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Online video a parting tribute from high school seniors

Clovis High students lip-sync to two songs and, in a single take, lead viewers around the Fresno-area campus. Nearly all parts of student life are presented.

June 16, 2011|By Emal Haidary, Los Angeles Times
  • "Livin' on a Prayer" by Bon Jovi and "Firework" by Katy Perry provide the soundtrack for the video.
"Livin' on a Prayer" by Bon Jovi and "Firework"… (YouTube )

The Clovis High School Class of 2011 has left a lasting legacy: Members made a video aimed at portraying all aspects of their school life — and featuring nearly every one of the 600 graduates.

In a lively, nearly 11-minute video posted on YouTube, the students at the school near Fresno lip-sync to two songs and lead viewers on a tour around campus. Nearly all parts of student life are presented, among them the athletes, the cheerleaders, the folklorico dancers.

The video, "Clovis High Class of 2011 Lip Dub," was notable because the students shot it silently — the other students on campus were taking state-mandated exams and the seniors couldn't distract them.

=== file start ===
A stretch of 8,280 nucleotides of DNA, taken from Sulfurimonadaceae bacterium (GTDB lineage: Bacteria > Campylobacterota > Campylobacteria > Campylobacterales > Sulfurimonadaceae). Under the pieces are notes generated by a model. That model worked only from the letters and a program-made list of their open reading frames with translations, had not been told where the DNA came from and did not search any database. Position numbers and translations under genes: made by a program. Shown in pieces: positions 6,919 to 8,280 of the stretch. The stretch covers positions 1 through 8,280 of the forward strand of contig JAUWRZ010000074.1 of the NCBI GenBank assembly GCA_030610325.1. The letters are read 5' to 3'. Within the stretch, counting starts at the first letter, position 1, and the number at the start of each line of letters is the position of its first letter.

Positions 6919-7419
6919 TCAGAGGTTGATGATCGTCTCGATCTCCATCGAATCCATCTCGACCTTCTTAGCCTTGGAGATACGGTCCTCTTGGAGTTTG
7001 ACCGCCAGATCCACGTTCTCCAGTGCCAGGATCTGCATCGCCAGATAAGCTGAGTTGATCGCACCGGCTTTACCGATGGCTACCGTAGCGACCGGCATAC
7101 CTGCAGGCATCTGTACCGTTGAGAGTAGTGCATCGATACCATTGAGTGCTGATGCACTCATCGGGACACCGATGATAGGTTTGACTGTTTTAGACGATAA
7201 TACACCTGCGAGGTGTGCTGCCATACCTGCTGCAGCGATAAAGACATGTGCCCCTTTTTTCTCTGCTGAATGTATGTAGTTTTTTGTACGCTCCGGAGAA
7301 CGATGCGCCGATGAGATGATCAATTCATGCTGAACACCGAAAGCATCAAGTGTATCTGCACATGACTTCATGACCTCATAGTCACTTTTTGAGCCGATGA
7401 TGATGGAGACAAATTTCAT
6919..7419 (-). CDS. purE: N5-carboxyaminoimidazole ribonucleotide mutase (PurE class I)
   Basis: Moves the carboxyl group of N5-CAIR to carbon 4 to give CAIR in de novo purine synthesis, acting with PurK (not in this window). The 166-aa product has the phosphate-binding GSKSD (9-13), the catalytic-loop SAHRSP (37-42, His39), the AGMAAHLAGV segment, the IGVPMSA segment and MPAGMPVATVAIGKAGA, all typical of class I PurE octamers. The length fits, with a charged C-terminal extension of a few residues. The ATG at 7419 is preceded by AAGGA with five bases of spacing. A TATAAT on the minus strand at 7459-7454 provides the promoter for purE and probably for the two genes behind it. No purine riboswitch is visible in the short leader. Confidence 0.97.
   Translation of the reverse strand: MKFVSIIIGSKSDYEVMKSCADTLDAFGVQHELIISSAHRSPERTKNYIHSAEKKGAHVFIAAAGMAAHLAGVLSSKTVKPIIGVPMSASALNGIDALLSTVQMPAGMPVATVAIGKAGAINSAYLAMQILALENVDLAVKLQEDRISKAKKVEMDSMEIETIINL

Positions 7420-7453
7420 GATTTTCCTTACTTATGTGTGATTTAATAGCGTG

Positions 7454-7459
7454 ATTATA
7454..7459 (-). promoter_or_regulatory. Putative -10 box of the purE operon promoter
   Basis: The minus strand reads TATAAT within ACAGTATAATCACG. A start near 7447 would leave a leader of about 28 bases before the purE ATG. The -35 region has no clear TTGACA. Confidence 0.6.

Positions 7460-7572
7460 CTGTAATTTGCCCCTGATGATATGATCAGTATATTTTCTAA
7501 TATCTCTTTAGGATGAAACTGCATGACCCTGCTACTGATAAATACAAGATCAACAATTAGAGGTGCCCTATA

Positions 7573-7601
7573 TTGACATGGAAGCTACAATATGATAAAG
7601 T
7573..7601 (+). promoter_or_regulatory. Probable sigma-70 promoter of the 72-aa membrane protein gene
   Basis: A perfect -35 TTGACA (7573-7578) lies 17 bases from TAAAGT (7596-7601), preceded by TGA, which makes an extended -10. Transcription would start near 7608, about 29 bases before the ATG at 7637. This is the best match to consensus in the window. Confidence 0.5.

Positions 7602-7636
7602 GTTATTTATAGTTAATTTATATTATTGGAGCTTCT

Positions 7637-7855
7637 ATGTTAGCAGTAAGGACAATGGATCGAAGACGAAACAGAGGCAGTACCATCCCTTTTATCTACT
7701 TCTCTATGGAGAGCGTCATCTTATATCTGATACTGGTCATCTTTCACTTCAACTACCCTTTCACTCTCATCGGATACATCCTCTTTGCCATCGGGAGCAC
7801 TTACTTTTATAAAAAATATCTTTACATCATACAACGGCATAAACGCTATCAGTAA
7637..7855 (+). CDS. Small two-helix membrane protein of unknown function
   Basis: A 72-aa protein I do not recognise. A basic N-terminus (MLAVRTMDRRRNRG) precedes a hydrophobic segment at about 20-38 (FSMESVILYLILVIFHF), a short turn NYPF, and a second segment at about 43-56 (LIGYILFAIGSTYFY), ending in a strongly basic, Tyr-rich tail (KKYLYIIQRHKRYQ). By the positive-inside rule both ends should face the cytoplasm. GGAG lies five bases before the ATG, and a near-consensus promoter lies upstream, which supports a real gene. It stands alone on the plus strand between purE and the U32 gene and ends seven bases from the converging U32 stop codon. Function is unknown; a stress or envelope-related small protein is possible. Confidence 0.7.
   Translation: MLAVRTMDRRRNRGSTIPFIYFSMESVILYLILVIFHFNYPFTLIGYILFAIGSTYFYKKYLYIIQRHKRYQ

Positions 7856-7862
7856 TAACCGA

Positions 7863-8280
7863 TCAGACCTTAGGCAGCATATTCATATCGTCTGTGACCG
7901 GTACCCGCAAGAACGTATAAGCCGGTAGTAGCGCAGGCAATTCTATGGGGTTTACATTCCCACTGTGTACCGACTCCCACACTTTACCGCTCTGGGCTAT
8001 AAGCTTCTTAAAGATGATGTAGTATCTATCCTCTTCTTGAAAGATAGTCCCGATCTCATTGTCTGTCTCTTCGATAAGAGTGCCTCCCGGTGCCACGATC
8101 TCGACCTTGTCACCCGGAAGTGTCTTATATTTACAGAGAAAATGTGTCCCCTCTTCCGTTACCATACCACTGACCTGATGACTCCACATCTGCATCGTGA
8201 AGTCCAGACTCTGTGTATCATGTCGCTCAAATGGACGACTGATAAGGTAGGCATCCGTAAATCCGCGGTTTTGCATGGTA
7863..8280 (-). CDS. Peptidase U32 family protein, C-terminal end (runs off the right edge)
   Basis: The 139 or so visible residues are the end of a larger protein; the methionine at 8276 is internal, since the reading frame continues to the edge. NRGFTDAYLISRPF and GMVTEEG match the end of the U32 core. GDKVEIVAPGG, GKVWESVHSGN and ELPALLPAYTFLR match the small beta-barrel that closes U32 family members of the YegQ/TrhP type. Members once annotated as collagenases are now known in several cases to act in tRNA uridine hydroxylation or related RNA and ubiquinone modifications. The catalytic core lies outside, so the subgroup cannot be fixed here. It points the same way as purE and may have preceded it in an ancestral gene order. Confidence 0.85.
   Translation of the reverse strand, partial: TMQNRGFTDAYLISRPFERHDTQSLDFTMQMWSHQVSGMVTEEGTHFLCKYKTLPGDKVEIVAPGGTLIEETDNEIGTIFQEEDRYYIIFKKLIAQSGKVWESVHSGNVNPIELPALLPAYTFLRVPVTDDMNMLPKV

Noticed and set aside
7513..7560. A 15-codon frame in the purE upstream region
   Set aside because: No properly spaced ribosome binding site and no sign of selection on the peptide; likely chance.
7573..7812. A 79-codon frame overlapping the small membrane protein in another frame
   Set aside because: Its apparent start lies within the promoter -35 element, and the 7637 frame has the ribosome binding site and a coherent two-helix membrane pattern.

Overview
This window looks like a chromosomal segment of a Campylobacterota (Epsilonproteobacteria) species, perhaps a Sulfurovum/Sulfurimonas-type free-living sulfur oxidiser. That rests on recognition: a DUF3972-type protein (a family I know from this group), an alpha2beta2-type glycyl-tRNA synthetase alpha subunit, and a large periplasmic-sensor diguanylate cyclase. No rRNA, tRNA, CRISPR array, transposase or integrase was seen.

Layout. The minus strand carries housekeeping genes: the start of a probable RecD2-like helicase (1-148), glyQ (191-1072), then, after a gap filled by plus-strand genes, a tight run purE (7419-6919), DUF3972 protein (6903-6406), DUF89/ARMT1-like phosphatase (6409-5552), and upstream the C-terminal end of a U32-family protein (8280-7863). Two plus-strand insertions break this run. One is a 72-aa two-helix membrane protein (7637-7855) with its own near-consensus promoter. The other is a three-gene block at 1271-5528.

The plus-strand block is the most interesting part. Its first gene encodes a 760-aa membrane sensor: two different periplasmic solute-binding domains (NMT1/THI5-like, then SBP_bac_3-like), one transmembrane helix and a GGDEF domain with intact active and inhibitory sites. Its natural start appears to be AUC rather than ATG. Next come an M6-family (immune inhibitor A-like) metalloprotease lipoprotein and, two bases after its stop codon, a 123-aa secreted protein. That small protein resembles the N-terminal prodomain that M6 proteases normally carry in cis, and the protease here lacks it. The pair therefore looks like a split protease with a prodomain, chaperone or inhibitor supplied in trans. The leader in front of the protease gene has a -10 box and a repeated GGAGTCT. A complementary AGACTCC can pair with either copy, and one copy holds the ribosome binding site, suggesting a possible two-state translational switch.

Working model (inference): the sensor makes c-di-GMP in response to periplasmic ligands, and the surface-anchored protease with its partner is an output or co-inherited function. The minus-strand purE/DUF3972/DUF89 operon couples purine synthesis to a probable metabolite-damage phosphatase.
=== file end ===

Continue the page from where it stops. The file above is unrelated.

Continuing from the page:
It also was shot in a single take and wasn't edited.

"We thought it would be a great way to showcase the school spirit, unity and contributions of this senior class," said Chrissy Prandini, the school's activities director. The video, she said, also paid tribute to the teachers, advisors, coaches and administrators who helped the graduates find success over the course of their educational lives.

The video has been viewed nearly 42,000 times.

"I'm really proud of the video now that it's online," said Nicole May, one of the seniors. "I'm really happy that our senior class gets to be showcased and remembered this way."

"Livin' on a Prayer" by Bon Jovi and "Firework" by Katy Perry provide the soundtrack for the video, which was conceived as a farewell recording to the school.

The students developed the project for more than two months, but they had only two days to rehearse in a gym before they started recording.

"In leadership [class], we got shown a few of these lip dub videos from other schools, and we immediately thought, 'Oh, we could do this so much better,' " May said.

She said it was the students' goal to leave something "that will always be remembered" and that helped maintain their motivation.

The video has become a symbol for unity and self-expression not only on campus but in the school district and the community as well, Prandini said.

emal.haidary@latimes.com

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